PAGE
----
U.S. Military Renames Building in Honor of Michigan Ross Alum Killed in Action


A National Guard Readiness Center was recently renamed in honor of Michigan Ross alum Jason George, MBA ‘04. The Fayetteville, N.C. center will now be known as the Major Jason George Center.

George was killed in action in May 2009. He was serving in Iraq when he suffered injuries from an improvised explosive device, according to the Defense Visual Information Distribution Service (DVIDS).

George was a project officer with Headquarters and Headquarters Company, 1st Battalion, 252nd Combined Arms Battalion, 30th Heavy Brigade Combat Team.

“The morning that George went out on patrol he told me, ‘I know why I’m here, I’m here to make a difference,’” Col. Robert H. Bumgardner, commander of the 30th Armored Brigade Combat Team, said to DVIDS. “Some soldiers deploy to be part of a team, some want to go on an adventure, but Maj. George wanted to make a difference in the world.”

A group of George’s Michigan Ross classmates also started a scholarship in his name in 2010.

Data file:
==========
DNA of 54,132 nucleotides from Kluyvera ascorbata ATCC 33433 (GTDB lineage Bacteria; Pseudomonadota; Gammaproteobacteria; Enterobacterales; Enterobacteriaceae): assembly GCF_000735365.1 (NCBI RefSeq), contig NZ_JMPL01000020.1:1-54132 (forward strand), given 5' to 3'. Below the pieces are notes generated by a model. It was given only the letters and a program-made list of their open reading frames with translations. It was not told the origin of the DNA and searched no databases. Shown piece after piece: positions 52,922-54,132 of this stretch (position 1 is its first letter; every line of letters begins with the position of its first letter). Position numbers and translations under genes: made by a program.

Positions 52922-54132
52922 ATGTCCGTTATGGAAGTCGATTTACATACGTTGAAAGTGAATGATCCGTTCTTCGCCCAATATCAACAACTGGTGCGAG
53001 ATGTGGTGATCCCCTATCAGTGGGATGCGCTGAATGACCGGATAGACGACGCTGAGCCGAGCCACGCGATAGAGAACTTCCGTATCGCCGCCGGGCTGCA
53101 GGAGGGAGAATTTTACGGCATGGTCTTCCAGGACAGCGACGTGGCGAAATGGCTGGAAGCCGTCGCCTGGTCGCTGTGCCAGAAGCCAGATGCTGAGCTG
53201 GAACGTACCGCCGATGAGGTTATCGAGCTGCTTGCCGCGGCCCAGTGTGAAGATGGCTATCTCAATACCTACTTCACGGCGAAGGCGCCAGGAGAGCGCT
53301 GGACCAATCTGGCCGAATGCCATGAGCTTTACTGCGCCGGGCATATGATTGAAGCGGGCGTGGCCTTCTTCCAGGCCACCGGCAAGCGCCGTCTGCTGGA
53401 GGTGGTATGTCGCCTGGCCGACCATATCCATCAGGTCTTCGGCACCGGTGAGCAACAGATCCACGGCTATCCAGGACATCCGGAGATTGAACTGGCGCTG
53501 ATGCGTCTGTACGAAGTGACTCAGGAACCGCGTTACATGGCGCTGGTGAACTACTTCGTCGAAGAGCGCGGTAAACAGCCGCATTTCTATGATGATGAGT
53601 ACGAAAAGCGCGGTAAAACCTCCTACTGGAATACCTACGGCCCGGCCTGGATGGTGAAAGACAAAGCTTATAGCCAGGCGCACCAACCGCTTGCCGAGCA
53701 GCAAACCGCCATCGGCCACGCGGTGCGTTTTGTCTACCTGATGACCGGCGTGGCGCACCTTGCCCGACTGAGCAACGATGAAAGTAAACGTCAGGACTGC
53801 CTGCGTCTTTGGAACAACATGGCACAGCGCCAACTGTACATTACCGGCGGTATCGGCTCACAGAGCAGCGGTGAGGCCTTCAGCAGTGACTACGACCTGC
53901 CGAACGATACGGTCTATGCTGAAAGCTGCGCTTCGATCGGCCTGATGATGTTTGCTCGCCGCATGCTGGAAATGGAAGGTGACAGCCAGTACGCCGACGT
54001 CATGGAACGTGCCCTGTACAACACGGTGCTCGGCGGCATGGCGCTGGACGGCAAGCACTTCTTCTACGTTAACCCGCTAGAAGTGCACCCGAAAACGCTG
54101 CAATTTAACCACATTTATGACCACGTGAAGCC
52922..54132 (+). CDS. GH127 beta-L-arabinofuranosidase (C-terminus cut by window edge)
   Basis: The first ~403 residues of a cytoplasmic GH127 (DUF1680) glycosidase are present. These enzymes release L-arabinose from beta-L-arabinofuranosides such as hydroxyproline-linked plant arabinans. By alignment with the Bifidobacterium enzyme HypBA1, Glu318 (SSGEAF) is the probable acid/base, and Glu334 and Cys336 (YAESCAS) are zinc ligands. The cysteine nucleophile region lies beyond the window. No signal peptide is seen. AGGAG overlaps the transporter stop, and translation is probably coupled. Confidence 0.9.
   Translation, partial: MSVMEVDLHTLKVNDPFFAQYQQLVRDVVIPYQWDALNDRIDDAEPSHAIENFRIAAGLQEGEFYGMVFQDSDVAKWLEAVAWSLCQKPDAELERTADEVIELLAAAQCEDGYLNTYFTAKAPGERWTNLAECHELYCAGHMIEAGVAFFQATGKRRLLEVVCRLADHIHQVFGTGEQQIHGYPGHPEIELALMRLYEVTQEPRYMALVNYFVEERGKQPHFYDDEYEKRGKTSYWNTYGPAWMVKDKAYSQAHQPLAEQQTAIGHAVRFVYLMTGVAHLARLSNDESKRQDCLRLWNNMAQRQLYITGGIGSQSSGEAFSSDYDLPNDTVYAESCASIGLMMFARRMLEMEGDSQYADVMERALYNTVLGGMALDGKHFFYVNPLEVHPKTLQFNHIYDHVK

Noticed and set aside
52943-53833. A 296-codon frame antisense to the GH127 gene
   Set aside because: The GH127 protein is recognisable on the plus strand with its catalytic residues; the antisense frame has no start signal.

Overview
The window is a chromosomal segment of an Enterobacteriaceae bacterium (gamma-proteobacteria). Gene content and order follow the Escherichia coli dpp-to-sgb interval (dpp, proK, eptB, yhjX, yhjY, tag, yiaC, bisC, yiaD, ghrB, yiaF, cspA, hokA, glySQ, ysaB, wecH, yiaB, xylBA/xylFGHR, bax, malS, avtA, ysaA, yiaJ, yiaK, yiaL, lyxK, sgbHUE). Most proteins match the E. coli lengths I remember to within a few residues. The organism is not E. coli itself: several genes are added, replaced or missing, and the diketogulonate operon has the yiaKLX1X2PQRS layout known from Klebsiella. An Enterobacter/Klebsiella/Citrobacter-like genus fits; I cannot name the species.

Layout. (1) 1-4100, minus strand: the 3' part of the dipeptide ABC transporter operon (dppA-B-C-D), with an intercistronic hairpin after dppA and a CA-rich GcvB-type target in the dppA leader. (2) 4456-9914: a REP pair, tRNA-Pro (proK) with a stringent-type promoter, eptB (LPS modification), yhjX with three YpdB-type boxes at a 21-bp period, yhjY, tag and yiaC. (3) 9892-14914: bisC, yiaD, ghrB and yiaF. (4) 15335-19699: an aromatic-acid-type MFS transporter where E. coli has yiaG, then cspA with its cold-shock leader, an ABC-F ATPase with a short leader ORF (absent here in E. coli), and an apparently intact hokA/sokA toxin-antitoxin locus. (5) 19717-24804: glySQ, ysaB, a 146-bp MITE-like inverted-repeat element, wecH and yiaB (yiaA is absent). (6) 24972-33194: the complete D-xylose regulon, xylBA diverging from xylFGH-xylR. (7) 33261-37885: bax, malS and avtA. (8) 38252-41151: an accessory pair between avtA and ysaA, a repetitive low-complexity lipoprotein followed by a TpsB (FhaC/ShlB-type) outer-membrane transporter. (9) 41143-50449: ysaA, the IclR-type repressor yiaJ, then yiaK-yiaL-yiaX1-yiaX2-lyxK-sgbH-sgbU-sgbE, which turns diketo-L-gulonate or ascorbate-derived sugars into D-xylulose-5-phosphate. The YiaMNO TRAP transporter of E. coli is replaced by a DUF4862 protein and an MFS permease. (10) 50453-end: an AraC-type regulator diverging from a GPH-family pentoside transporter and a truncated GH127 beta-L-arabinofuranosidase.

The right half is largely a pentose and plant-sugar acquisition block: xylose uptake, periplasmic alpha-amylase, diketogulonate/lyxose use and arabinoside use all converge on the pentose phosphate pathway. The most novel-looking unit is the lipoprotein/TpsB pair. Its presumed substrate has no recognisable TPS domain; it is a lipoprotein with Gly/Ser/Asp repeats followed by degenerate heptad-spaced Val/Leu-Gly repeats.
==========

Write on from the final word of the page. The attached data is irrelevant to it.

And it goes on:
The Jason George Service Oriented Scholarship Fund is awarded each year to Michigan Ross students who serve in areas of public service (police, fire, military, government, etc.), and have demonstrated financial need and are in good academic standing.

George racked up an incredibly impressive list of accomplishments before starting his MBA at Ross. He completed an internship with NASA as a high school student and was an Eagle Scout. He graduated West Point with an undefeated boxing record. He served eight years in the Army on active duty. After graduating in 2004, he worked as a consultant briefly before deciding to join the Army Reserves in California, where he then volunteered to deploy with the 30th Armored Brigade Combat Team.

Jason’s awards include the Meritorious Service Medal, Army Commendation Medal,  Army Achievement Medal, two National Defense Medals, Army Service Medal, and Iraq Campaign Medal with Bronze Service Star, as well as posthumous Bronze Star and Purple Heart Medals.

Image courtesy of the 30th Armored Brigade Combat Team.